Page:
Yesterday I was asked how my blog is going, and I finally admitted it. I admitted that I’ve had a panic. I’ve had a few weeks of wondering what I’m doing. Of worrying about what other people think. And letting their thoughts shape my actions, or in this case, inaction.
I’ve realised that since having Ev and Harmie my confidence is quite possibly at an all time low. It may not be noticeable, because as a Mum I do what we probably all do; I just get on with it. I do the things that put me out of my comfort zone. I do them with a smile. Because I want Ev and Harmie to feel safe and secure. I want them to feel confident. I want them to see me as their support, their strength and their shield. But that’s not how I always feel inside.
Having children has irrevocably changed my body. Sometimes I look in the mirror and wonder what has happened. I wonder if I will ever be the same again. I dread situations where I’ll be meeting up with people that I haven’t seen in a long time. I worry that they’ll look at me and think “flipping heck, she’s put on weight!” Or, “look at the state of her!” The rational part of me is absolutely sure that people have much more important things to think about. But I worry all the same.
Social media encourages us to aspire to look a certain way. It’s difficult not to compare oneself to the picture perfect families that grace our screens. I’ll look at photos of myself and criticise my nose, my teeth, my double chin. I’ll panic before pressing the ‘share’ button. I KNOW that what will help other people, other Mums, are the imperfect photos. But I panic that I’m not brave enough for the imperfect person putting themself out there to be me.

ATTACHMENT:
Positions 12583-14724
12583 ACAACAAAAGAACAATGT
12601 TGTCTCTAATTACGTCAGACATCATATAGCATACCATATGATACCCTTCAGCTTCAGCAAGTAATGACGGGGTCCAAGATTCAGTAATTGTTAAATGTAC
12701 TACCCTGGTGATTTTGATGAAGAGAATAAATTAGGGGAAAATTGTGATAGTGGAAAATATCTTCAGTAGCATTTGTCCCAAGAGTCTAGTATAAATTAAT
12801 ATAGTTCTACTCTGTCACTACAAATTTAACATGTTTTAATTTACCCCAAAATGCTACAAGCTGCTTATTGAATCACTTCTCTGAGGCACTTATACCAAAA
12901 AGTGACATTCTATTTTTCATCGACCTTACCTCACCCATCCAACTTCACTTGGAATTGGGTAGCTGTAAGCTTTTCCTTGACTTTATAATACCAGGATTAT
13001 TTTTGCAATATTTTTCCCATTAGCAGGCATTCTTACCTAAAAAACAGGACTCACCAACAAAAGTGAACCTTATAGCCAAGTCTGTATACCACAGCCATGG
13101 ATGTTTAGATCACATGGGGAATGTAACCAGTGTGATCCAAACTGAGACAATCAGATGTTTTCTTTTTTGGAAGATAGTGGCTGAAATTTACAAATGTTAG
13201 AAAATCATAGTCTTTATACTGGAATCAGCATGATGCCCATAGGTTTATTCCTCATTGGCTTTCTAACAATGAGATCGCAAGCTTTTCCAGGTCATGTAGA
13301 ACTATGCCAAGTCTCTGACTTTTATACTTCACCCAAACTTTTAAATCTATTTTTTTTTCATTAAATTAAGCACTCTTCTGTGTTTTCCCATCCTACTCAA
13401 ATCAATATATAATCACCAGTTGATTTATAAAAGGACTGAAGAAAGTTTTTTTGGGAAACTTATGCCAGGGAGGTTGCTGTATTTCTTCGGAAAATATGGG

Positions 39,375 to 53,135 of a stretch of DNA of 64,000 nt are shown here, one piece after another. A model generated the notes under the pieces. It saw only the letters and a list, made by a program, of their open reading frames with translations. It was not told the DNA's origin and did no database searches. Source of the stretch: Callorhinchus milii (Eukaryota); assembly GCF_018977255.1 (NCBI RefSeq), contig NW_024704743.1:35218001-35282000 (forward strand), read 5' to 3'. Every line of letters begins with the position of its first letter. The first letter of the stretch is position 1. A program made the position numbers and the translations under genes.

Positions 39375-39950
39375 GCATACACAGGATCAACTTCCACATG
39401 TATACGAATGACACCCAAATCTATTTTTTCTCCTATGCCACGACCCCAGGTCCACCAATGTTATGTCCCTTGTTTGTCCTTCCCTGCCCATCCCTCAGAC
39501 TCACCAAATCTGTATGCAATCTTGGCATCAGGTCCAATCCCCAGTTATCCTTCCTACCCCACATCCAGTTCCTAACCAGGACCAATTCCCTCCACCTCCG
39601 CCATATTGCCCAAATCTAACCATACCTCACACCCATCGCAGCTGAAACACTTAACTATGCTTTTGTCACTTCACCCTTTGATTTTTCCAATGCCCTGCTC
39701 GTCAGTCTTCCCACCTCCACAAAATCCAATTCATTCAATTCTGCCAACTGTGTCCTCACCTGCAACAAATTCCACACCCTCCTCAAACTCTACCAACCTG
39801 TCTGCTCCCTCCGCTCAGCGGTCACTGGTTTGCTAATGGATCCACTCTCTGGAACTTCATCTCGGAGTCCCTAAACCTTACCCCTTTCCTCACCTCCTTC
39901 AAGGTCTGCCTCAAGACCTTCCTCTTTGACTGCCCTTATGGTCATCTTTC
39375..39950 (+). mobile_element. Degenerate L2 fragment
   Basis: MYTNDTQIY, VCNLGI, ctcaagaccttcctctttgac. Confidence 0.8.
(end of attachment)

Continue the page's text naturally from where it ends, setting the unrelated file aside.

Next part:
Because each time I press ‘publish’ on a blog post I’m doing just that. I’m sharing my life, my thoughts, my fears. I’m opening myself up to the people who want to criticise. To the people who want to judge. And I’ve come to the conclusion, once again, that this is something that I am absolutely prepared to do.
Not for the ladies who lurk in the shadows and nitpick on forums. Not for the ones who gossip over their cuppa and poke fun. Not for the people who think I’m silly for thinking of activities and playing with my children. This isn’t for you. And if you don’t like it, I’d suggest that the best thing to do is to not read it at all.
This is for the New Mums feeling exhausted and a little lost. For the not so new Mums feeling lonely. For the Dads feeling outnumbered. For those of you wanting play ideas for some quality time. For those of you looking for someone who’s utterly normal that you can relate to. For you to have someone who is utterly imperfect saying “me too”. For you, I will continue. For you, I’ll bare my slightly wonky teeth in a dreadfully double chinned smile. Because this is my motherhood. And it’s made me the happiest I’ve ever been, despite how utterly messy and imperfect it is.